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Actin Waves do not boost neurite outgrowth in the early stages of neuron maturation.


D'Este,  E.
Department of NanoBiophotonics, MPI for Biophysical Chemistry, Max Planck Society;

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Mortal, S., Iseppon, F., Perissinotto, A., D'Este, E., Cojoc, D., Napolitano, L. M. R., et al. (2017). Actin Waves do not boost neurite outgrowth in the early stages of neuron maturation. Frontiers in Cellular Neuroscience, 11: 402. doi:10.3389/fncel.2017.00402.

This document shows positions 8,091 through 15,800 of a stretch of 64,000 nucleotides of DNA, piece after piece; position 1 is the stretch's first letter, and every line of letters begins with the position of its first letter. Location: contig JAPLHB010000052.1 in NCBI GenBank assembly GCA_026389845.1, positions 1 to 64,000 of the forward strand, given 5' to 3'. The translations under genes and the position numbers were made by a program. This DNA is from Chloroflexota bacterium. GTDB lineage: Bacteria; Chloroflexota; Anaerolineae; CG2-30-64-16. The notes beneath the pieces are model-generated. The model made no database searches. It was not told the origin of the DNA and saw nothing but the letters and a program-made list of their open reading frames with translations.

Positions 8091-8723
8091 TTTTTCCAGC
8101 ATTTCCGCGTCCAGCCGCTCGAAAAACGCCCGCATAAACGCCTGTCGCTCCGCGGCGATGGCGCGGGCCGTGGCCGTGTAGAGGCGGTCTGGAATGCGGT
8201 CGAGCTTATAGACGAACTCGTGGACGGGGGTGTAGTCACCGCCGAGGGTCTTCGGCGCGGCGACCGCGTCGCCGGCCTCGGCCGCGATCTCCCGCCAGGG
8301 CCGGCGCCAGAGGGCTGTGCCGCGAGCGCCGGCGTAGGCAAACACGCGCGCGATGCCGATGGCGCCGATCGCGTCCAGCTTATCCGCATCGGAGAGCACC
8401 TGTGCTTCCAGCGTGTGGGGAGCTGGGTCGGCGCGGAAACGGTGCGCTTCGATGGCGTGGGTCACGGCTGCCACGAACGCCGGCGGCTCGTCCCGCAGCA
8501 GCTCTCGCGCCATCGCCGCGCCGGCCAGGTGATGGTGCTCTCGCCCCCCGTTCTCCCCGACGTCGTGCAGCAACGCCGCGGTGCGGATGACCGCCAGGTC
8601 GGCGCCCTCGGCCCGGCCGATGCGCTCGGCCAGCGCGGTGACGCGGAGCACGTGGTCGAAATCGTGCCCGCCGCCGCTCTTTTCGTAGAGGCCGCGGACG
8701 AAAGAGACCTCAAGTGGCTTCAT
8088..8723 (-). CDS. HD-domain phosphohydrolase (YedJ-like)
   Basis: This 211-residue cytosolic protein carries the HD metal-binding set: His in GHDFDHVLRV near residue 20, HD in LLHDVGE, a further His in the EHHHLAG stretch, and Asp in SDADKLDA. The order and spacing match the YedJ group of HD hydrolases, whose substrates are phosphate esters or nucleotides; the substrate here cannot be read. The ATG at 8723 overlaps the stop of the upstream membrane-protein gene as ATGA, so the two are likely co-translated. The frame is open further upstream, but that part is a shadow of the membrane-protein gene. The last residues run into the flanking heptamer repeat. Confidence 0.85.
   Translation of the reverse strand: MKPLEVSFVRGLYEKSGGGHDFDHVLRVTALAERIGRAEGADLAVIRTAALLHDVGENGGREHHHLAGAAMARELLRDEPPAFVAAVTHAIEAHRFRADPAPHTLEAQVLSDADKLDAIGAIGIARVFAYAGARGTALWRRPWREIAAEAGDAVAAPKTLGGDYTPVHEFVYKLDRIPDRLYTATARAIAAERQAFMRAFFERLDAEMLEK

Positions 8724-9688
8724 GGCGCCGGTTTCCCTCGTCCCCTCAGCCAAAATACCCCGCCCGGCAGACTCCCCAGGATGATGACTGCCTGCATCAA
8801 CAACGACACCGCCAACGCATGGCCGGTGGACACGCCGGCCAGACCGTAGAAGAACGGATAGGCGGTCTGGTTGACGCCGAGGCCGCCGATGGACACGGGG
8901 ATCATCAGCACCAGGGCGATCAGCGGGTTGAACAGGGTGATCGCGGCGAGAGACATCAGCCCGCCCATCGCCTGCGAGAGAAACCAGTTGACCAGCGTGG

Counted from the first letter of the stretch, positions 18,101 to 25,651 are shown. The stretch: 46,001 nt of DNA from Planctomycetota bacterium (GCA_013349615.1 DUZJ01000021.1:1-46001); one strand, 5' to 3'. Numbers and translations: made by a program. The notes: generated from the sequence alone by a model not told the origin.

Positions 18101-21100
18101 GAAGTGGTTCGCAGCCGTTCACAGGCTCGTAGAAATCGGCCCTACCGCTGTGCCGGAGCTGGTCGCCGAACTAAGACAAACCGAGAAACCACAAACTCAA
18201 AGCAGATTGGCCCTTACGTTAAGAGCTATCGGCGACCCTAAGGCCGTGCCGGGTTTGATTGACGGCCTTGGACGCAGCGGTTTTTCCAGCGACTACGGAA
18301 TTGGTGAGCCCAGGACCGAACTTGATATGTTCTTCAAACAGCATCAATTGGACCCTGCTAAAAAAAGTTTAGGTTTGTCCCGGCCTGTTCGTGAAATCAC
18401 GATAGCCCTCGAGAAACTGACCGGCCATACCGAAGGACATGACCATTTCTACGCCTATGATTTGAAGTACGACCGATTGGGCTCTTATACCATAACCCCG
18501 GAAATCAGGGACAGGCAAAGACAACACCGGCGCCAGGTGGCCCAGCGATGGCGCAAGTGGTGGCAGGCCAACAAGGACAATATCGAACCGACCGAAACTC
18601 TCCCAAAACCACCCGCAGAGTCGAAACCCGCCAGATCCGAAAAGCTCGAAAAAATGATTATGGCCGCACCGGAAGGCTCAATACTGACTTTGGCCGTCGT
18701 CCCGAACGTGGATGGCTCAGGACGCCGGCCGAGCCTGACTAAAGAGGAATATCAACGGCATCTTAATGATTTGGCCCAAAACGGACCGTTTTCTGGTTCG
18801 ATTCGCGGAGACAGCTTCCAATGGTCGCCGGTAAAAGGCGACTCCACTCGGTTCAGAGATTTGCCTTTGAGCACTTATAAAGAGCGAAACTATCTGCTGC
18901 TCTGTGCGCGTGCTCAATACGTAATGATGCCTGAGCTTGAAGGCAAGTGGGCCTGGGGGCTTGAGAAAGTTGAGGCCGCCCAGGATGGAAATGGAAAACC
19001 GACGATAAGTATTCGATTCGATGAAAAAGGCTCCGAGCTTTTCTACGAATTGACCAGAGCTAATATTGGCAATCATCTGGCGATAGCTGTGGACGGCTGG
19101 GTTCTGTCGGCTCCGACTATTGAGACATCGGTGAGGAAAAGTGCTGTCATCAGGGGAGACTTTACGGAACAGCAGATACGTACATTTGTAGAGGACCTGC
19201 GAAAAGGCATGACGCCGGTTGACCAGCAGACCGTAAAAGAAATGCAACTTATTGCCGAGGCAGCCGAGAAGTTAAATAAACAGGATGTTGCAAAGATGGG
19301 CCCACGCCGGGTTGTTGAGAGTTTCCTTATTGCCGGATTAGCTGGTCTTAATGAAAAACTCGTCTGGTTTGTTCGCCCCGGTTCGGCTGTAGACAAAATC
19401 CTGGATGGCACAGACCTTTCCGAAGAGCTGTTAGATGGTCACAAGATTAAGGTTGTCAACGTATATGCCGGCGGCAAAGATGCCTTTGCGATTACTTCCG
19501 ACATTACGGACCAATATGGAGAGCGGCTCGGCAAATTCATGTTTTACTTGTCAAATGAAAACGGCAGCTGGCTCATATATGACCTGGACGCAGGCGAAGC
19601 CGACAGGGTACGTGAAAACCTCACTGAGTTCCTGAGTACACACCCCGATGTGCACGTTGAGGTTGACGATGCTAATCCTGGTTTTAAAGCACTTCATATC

During neurite development, Actin Waves (AWs) emerge at the neurite base and move up to its tip, causing a transient retraction of the Growth Cone (GC). Many studies have shown that AWs are linked to outbursts of neurite growth and, therefore, contribute to the fast elongation of the nascent axon. Using long term live cell-imaging, we show that AWs do not boost neurite outgrowth and that neurites without AWs can elongate for several hundred microns. Inhibition of Myosin II abolishes the transient GC retraction and strongly modifies the AWs morphology. Super-resolution nanoscopy shows that Myosin IIB shapes the growth cone-like AWs structure and is differently distributed in AWs and GCs. Interestingly, depletion of membrane cholesterol and inhibition of Rho GTPases decrease AWs frequency and velocity. Our results indicate that Myosin IIB, membrane tension, and small Rho GTPases are important players in the regulation of the AW dynamics. Finally, we suggest a role for AWs in maintaining the GCs active during environmental exploration.